raised taxes, which hurt the economy. Taxes for Social Security were some of the additional tax burden that slowed economic growth. I don't have the source in front of me, but the tax burden went up 3 fold during FDR's admin. This
    counteracted the deficit spending, of the New Deal and is why the US did not get out of the Great Depression until
    WW2 started. Social Security and its tax burden, had nothing to do with the economy or unemployment. In short FDR
    failed to end the Great Depression, it was WW2 that finally did that.


    This is from Wiki:
    Tax increases In 1935, Roosevelt called for a tax program called the Wealth Tax Act to redistribute wealth, in which he proposed to increase inheritance tax, a gift tax, a severely graduated income tax, and a corporate income tax scaled according to income. However, Congress watered it down, by dropping the inheritance tax and only mildly increased the corporate tax. (bold mine)

    A tax called the Undistributed profits tax was enacted in 1936. The idea was to force businesses to distribute profits in dividend and wages, instead of saving or reinvesting them. Business profits were taxed on a sliding scale; if a company kept 1% of their net income, 10% of that amount would be taxed under the UP Tax. If a company kept 70% of their net income, the company would be taxed at a rate of 73.91% on that amount. Facing widespread and fierce criticism, the tax was reduced to 2½% in 1938 and completely eliminated in 1939
     
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  3. OpanaPointer

    OpanaPointer I Point at Opana Staff Member WW2|ORG Editor

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    Dogfather, you preach the Republican party line from the 1940s. It's biased, unbalanced and one-sided.
     
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  4. Victor Gomez

    Victor Gomez Ace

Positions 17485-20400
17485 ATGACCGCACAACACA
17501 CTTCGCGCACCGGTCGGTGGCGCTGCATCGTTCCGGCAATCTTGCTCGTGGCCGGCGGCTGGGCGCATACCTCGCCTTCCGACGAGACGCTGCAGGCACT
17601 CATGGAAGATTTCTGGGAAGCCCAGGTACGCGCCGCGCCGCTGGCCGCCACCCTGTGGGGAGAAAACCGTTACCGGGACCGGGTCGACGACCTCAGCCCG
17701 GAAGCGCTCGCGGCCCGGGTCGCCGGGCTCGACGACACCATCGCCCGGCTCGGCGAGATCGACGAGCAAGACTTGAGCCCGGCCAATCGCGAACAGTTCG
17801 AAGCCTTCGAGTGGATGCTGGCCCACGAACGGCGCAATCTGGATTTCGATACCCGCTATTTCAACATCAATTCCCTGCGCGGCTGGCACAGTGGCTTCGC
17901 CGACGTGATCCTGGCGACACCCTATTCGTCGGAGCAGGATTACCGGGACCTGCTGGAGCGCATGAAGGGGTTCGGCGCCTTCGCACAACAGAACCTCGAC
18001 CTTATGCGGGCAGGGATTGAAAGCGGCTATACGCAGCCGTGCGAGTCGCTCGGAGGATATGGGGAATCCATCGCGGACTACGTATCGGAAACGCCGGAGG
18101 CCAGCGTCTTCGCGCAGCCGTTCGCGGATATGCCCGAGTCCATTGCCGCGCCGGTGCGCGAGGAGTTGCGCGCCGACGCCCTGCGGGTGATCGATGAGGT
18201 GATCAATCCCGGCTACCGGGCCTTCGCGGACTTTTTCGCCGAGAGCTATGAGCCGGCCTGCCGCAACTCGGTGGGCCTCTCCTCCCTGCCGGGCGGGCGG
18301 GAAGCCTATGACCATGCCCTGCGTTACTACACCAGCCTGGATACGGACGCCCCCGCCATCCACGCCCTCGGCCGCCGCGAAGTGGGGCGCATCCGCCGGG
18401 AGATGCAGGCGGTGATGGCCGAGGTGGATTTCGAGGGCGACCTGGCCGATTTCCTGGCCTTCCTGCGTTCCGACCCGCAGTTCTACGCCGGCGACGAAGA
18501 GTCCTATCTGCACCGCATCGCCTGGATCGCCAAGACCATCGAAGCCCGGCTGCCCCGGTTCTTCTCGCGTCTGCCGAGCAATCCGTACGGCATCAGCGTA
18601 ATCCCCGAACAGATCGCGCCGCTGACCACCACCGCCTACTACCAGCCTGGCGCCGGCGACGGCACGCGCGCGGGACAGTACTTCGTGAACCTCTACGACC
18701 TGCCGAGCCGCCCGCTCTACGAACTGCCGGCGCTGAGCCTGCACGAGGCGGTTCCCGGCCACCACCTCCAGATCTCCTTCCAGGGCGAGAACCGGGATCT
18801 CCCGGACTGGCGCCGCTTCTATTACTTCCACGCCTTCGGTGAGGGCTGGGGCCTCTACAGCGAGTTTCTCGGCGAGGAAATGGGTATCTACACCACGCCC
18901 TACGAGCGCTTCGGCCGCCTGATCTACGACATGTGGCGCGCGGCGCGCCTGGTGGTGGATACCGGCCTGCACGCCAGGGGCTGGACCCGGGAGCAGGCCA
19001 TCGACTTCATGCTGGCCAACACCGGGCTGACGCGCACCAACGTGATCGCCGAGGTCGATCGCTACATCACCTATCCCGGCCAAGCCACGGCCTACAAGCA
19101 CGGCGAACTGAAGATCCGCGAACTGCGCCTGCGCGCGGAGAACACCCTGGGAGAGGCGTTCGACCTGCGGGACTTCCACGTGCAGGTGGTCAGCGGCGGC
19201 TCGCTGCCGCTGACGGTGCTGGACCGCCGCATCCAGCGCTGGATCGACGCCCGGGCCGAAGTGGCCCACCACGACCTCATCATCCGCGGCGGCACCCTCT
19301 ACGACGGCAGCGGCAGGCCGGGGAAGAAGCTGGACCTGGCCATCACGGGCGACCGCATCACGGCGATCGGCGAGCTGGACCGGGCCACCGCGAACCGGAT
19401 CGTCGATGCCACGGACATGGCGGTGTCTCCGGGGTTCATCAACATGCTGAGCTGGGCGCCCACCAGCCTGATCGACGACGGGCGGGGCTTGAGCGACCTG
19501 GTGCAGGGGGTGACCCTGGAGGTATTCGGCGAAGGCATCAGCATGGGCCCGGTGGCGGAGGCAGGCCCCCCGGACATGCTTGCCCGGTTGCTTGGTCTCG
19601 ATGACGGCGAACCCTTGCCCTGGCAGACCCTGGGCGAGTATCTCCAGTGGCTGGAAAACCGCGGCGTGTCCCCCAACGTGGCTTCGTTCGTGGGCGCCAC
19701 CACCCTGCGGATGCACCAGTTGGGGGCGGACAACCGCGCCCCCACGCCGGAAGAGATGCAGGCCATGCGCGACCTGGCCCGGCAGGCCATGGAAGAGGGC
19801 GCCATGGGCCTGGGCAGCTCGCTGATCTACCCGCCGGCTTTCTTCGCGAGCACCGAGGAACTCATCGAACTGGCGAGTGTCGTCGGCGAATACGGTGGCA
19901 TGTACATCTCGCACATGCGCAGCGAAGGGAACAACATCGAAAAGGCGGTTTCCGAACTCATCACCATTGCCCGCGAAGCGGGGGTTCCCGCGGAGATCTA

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    In short....the economics of our lives today is digitally electronically fast. Using the Great Depression can teach us many things but almost nothing about our current economic condition. The biggest difference is a real lack of control for global industrial and financial strategies that can undermine the best efforts of any single economy. Our changes happen instantaneously compared to the 1920's and 1930's. Merrily we roll along thinking there are important "things" we should do from a political angle that is the "correct" free enterprise thing to turn loose forces to try to reverse our recession. Note how we change our values.....in the 1930's we learned to fear the monopoly and made laws to prevent companies from domination of a market. Today to stay in the race we allow monopolizing down to two or three major competitors to try to make them "Globally Competitive" whatever that may be. We pass a NAFTA law that exported our jobs even if it meant we had to compete with the slave labor of the societies of the world that have slave labor that produces for them. Now we wonder why our midwest manufacturing area has so few jobs in their vicinity. They themselves did the voting that brought us NAFTA. We must ask ourselves......are we going to be led to more votes like that one for our future laws? It was really good for the Global level of the corporate structure but not so good for our people who lost jobs. Now with our workers competing against the world Global workforce it is bound to lower our standards a great deal but who can complain because we voted for that! Our nation moves more every day to the "moneyed" interests and the "moneyed" lobbyists that get their way with our government. I do believe in the power of the free enterprise system to accomplish great things but it happens with innovation within rules and leadership of men with moral values. What we frequently turn loose is immorality in the driver's seat of our corporate system, when it only has values for more money. Watch out that the Great Depression is not just used to lay another layer of mis-information about what needs to be done because most of those lessons only applied to that era and the nearby era. We need to start understanding things Globally and more important is that we do so with moral values as well. Otherwise, we are moving towards Plutocracy and that is not Free Enterprise with a moral backbone. We always are quick to point out that we did not get out of the Great Depression with the government jobs that were used to stimulate and that is logically true....it was the war that changed things. However don't let it be lost in your logic that a great deal of suffering amongst our people was reduced and gave hope and a mode of survival for some very hungry people that were suffering a great deal in those days. That was a moral choice I admire FDR for making on behalf of our people who were truly suffering. Otherwise, would our government survive that level of suffering? I don't know what a family moving down the road with no job in site is going to be like to deal with today as compared to the migrant moving in the dust bowl days. It is highly likely the mover today is going to be armed and desperate beyond reason.